Andrew Magrath (biggrumpy) wrote,
Andrew Magrath

  • Mood:

Essay: On Superpowers

Another of my essays fresh from the maddness of my mind.  This one is a long standing theory of mine dating back to my Bright College Days.

We all have superpowers.  They are, in all likelihood, not particularly useful, at least on the surface of things.  Yet we should not deny that we have them.  One of my superpowers, for example, is the ability to bleed easily via the nose.  You see?  It is not particularly useful; I could not fight crime this way.  Nor is my power particularly glamorous or sexy; like say being able to fly.  I bleed, through the nose.  I am sure all of us bleed from the nose, from time to time, but I do it with such startling proficiency and regularity that how can I not deem it a superpower?  It is mine.  It is my responsibility and my burden to carry.

What we have forgotten in our ho-hum dum-drum lives is just how remarkable our ho-hum dum-drum lives really are.  We experience superpowers every day and don’t even take the time to acknowledge this remarkable fact.  We have been tainted by comic books and movies to not see the real superpowers all around us.  I have a friend that can literally fall asleep anywhere, is that not as remarkable as the ability to bend steal girders bare handed?  It is certainly more useful.  How many times have you been someplace that you just needed to fall asleep?  Now how many times have you needed to bend a steal girder with your bare hands?  See, falling asleep is far more useful in the real world.  Yet given the choice between the two superpowers, I would expect most people would think that the super strength was a better superpower than super falling asleep.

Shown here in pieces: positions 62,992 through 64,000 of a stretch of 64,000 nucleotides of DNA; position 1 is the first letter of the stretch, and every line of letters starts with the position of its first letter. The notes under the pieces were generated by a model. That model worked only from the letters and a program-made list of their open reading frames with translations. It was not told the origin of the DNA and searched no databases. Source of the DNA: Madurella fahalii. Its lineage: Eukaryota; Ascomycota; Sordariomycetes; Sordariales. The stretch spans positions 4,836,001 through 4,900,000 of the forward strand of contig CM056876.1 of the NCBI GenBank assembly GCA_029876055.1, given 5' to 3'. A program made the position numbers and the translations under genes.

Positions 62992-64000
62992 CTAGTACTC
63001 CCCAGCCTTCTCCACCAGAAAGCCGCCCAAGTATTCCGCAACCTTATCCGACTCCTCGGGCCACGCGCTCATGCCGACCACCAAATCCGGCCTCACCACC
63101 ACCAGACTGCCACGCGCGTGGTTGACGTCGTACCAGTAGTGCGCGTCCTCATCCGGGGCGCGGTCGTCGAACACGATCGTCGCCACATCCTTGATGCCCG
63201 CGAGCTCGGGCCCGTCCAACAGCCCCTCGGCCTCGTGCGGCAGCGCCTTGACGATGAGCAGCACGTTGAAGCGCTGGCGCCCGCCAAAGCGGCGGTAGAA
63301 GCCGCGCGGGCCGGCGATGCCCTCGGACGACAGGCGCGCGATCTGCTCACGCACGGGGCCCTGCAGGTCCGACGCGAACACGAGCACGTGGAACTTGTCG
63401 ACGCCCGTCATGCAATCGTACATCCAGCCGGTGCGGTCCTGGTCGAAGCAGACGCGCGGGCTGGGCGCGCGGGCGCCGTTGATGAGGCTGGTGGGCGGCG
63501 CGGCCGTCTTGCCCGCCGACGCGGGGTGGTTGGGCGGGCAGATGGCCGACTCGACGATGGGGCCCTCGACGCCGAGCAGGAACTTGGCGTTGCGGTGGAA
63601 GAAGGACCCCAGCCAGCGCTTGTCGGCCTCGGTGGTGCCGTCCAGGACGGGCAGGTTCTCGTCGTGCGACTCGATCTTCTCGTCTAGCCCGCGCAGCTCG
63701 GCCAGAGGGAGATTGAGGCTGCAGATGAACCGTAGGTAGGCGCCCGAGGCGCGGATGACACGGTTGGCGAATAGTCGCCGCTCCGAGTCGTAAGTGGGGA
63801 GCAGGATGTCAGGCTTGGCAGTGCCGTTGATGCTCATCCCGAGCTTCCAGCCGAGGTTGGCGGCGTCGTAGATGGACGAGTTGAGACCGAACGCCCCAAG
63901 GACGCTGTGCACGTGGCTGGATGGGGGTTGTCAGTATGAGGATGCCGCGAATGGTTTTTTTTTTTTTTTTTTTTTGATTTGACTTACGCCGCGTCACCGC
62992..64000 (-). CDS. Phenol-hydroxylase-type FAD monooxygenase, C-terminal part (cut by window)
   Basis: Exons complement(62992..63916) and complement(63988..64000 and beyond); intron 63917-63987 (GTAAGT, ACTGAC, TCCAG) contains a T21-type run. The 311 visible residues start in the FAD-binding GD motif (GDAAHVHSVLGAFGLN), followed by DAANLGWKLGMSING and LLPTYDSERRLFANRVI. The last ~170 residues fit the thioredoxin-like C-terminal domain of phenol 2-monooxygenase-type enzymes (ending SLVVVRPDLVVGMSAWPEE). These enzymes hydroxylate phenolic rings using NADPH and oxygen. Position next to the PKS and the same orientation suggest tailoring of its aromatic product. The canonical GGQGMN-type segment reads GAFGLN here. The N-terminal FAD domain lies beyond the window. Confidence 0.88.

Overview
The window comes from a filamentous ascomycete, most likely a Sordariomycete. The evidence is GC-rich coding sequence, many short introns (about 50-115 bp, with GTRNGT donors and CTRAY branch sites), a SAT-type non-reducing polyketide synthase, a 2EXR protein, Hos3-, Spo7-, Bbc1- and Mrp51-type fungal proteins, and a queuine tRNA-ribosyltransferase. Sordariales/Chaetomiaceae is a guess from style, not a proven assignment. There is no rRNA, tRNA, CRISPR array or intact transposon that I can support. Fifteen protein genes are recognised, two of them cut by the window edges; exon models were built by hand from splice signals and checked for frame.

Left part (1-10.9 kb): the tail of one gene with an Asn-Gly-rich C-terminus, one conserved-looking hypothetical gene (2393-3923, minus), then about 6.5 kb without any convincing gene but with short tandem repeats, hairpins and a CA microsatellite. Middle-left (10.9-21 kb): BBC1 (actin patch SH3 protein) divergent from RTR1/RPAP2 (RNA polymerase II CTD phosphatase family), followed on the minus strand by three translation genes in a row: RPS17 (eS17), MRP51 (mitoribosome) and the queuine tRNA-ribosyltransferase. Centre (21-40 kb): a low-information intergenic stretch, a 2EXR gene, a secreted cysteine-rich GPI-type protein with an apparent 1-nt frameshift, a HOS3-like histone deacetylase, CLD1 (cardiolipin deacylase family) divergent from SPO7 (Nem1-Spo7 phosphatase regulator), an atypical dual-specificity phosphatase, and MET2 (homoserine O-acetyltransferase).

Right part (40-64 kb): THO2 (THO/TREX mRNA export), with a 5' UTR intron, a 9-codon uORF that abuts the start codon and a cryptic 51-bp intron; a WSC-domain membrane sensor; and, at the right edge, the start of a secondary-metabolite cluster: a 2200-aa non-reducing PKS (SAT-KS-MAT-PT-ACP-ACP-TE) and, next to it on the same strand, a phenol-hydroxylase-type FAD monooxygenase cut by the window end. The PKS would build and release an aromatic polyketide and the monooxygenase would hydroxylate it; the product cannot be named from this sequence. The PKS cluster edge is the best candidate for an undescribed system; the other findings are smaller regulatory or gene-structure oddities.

One of my friend’s superpowers is he can detect cut peppers at extreme distances.  Compare this observational prowess against those of the “Greatest Detective in the World,” Batman, and Batman wins hands down.  Sure Batman has the ability to solve any riddle no matter how dubious and dastardly, but I don’t like peppers that much so my friend’s power makes perfect sense to me.  That is the remarkable thing about superpowers, they help friendships.  I don’t like peppers; my friend can detect them.  That is a wonderful alliance.  We are our own Justice League: only we fight for culinary purity rather than law and order.  But is one somehow more noble then the next?  Probably not.  One has just been beaten into us that the pursuit of justice is more sacred than the pursuit of knowing if there are cut peppers.  Once you know your friends powers, you can deepen your appreciation of them and their unique talents.  This only strengthens your group of Avengers, Teen Titans, or X-Men.